There are seven negative items that will have a very damaging effect on your credit score. They are:
- Debt collections
- Late payments
- A bankruptcy
- A tax lien
- Lawsuits or judgments
Reviewing your credit report
The only way you can know if you have any of these negative items in your credit reports is to get and review them. The federal government has mandated that the three credit reporting bureaus – Experian, Equifax and TransUnion – must provide you with your credit report free once a year. You can get your reports by contacting each of these bureaus individually or you could get them simultaneously at the site www.annualcreditreport.com. Whichever you choose it’s important that you get your credit reports and that you review them carefully, looking for the negative items listed above.
What you can and can’t get removed
Of the seven items listed here, there are only four you can do something about –IRS tax liens, debt collections, late payments and charge-offs. Despite what some people might want you to believe, there is nothing much you can do about foreclosures, a bankruptcy, a judgment or lawsuit except wait seven years for them to fall out of your credit report
Debt collections is a shorthand way of saying that you had an account that went to a debt collector. Lenders often bundle up debts they no longer believe they can collect and sell them to debt collectors – usually for pennies on the dollar. You’ll know you’ve had a debt collection when you receive a phone call from a debt collector. We’ll assume for the sake of this example that the debt is legitimate and that you must pay it. Since the debt collection agency probably paid very little for that debt, there is room for negotiation. As part of the negotiation you should insist that when you do pay, the collection agency removes the item from your credit reports. Be sure to get this in writing as well as the amount you have agreed to pay.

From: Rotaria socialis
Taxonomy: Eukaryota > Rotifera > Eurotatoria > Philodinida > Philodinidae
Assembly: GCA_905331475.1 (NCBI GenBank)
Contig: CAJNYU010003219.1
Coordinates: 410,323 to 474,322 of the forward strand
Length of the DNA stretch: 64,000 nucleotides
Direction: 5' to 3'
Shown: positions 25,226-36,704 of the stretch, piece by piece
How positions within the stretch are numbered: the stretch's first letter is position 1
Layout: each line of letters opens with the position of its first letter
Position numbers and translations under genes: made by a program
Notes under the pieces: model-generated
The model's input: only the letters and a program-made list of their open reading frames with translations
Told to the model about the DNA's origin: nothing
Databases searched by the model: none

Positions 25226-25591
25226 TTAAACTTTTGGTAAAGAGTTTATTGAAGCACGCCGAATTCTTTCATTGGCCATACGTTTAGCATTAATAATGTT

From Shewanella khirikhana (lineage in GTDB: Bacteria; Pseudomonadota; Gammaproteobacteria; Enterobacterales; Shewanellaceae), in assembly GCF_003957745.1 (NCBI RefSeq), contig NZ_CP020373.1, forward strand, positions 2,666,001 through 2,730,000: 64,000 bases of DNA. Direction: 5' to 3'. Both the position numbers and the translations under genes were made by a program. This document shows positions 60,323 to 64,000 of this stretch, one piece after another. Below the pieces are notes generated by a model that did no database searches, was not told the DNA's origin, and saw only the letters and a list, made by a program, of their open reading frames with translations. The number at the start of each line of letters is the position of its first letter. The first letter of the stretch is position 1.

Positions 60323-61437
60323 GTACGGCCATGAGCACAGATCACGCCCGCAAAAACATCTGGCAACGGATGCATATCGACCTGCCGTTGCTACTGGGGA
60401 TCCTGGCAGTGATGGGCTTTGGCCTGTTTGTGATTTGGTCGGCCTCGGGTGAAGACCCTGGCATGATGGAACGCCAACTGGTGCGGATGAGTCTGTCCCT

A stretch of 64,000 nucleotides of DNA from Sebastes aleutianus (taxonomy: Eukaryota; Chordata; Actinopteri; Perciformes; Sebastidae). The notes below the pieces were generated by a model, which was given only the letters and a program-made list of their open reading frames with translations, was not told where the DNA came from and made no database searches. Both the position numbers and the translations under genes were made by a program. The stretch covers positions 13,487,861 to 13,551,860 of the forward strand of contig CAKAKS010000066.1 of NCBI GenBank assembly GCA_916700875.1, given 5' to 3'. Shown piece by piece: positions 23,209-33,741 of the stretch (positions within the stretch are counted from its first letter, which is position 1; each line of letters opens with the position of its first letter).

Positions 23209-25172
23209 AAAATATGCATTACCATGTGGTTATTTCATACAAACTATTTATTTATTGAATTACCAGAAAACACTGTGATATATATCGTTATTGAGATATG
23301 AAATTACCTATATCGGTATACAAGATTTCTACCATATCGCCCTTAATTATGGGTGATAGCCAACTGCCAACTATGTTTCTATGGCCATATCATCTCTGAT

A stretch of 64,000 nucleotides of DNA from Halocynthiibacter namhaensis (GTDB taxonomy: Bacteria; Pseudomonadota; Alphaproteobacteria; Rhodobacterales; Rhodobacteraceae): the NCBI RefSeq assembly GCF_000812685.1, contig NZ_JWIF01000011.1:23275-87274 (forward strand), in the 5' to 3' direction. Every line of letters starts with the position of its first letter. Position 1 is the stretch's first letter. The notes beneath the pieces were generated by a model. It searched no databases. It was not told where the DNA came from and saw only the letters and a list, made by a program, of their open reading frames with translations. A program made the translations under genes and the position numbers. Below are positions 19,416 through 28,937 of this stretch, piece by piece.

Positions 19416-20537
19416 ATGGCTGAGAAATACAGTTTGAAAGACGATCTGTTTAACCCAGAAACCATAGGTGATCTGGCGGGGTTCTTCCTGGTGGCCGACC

IRS tax liens
There is a simple way to get an IRS tax lien removed from your credit report. Just pay it off. When you do, the government will remove this from your credit report within 30 days.
This is basically an accounting thing. If after six months a lender believes that it won’t be able to collect the debt from you, it will bookkeep it as a charge-off. However, this does not cancel your debt. If you pay the debt in full, your lender will probably report it to the three credit bureaus as “paid charge off.” This is certainly better than having the debt listed as a charge-off but not as good as having it removed from your credit report. There are three ways to get a charge off removed and this brief video that explains them.
There are three ways to get a late payment removed from your credit report. And it’s a very good idea to do this. Some financial experts believe that a late payment can drop your credit report by as much as 180 points. The first way to do this is to ask for a “goodwill adjustment.” If you have a good credit history with the lender, it may grant you one of these adjustments. What you would need to do is write a letter to the creditor explaining why you were late and asking that it “forgive” your late payment.
Second, you could ask that the item be removed and that in return you will sign up for automatic payments. This can be good for both you and your lender. You will have the late payment removed from your credit report and your lender will know it will be receiving all your payments on time in the future.
Finally, you could dispute the late payment. There are instances where the creditor may have a difficult time verifying the details of your debt. If you find inaccuracies such as the amount owed, the date of the debt, etc., you could dispute the item as inaccurate. If your lender is unable to completely verify the debt, the credit bureau will remove it from your credit report. You can file a dispute with the appropriate credit bureau via letter but will need to have some supporting documentation to prove your case.
If you are not familiar with how your credit score is computed, it has five components.
- Payment history
- Amount of credit used
- Types of credit
- Credit history
- Credit requests
Two of these components – your payment history and the amount of credit you have used account for 65% of your credit score. You can see from this how important it is that you use your credit wisely. The best ways to keep your credit score up above the magic 700 point level are to make all of your payments on time, pay your balances in full every month and keep the amount of credit you’ve used low versus the amount you have available. This is called your debt-to-credit ratio and unlike your credit score, lower is better. As an example of this, if you have total credit limit of $10,000 and have charged only $2000, you have a debt-to-credit ratio of 20%, which would be considered very good. Conversely, if you had used up $6000 of that $10,000, your debt-to-credit ratio would be 60% and this would be bad.